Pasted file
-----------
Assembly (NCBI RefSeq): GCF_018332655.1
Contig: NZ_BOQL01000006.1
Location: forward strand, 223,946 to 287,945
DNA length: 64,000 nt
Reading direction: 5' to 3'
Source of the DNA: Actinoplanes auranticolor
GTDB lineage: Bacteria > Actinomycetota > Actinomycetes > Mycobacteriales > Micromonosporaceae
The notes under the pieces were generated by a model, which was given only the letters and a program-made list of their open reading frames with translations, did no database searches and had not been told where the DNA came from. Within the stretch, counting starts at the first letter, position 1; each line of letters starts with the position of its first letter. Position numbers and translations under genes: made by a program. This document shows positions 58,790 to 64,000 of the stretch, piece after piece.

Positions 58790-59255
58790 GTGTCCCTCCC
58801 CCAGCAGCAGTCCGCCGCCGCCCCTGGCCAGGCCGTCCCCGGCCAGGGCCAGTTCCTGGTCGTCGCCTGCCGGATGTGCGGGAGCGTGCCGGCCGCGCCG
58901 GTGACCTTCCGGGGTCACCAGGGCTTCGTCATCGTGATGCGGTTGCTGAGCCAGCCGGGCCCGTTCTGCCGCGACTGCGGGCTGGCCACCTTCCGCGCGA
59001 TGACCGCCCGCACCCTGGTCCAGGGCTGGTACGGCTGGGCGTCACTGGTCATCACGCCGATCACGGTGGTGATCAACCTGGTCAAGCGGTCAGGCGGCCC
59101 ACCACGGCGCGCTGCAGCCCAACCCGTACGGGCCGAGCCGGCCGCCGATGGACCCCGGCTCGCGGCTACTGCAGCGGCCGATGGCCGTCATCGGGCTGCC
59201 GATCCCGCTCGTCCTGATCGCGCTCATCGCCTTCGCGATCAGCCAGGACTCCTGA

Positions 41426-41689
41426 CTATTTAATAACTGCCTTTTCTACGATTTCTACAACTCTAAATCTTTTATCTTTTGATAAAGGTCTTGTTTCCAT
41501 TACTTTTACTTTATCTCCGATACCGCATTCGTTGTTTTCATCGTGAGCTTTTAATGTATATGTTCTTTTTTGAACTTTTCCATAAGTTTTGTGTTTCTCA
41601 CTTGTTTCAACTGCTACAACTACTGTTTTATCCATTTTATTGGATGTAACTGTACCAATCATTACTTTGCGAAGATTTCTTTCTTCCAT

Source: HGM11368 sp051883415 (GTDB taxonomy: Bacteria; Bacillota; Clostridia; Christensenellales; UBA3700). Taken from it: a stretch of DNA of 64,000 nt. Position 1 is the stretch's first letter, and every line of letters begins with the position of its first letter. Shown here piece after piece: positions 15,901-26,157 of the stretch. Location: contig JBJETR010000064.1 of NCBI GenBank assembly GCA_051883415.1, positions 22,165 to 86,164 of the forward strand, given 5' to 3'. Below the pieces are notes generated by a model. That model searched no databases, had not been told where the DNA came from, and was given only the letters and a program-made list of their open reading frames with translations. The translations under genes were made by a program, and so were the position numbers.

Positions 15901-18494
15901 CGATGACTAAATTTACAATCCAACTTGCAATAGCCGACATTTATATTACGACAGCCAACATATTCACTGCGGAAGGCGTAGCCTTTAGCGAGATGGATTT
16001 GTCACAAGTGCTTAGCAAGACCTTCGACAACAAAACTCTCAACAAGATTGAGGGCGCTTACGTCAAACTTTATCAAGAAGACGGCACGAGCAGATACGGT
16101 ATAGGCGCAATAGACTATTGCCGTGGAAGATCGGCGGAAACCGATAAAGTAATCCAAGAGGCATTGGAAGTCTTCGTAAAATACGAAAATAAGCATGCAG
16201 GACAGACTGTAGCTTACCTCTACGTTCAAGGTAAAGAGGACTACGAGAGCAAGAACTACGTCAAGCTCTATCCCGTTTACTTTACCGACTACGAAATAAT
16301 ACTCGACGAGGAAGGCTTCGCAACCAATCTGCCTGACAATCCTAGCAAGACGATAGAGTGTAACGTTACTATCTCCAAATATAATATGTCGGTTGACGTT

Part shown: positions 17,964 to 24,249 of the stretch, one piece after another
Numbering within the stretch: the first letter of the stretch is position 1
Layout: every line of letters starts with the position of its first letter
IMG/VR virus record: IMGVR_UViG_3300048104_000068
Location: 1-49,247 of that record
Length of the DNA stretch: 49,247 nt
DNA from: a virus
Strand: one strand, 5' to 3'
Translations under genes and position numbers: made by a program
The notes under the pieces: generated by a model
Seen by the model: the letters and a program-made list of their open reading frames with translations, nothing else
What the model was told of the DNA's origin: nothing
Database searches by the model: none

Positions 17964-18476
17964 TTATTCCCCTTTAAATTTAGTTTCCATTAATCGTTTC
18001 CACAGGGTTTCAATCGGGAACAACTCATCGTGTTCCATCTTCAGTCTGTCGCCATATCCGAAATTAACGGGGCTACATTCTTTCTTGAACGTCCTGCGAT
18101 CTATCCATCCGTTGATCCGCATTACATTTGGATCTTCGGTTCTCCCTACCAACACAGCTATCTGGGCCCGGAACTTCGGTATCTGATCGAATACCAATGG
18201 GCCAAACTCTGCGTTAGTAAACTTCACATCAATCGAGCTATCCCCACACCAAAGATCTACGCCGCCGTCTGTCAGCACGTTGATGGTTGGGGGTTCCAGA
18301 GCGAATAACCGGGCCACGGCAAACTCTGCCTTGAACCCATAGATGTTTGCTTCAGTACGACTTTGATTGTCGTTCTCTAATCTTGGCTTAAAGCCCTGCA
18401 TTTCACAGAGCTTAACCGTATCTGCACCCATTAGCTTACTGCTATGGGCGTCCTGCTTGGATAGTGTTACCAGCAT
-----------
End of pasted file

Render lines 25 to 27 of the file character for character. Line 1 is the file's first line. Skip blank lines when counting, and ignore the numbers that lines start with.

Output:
16201 GACAGACTGTAGCTTACCTCTACGTTCAAGGTAAAGAGGACTACGAGAGCAAGAACTACGTCAAGCTCTATCCCGTTTACTTTACCGACTACGAAATAAT
16301 ACTCGACGAGGAAGGCTTCGCAACCAATCTGCCTGACAATCCTAGCAAGACGATAGAGTGTAACGTTACTATCTCCAAATATAATATGTCGGTTGACGTT

Part shown: positions 17,964 to 24,249 of the stretch, one piece after another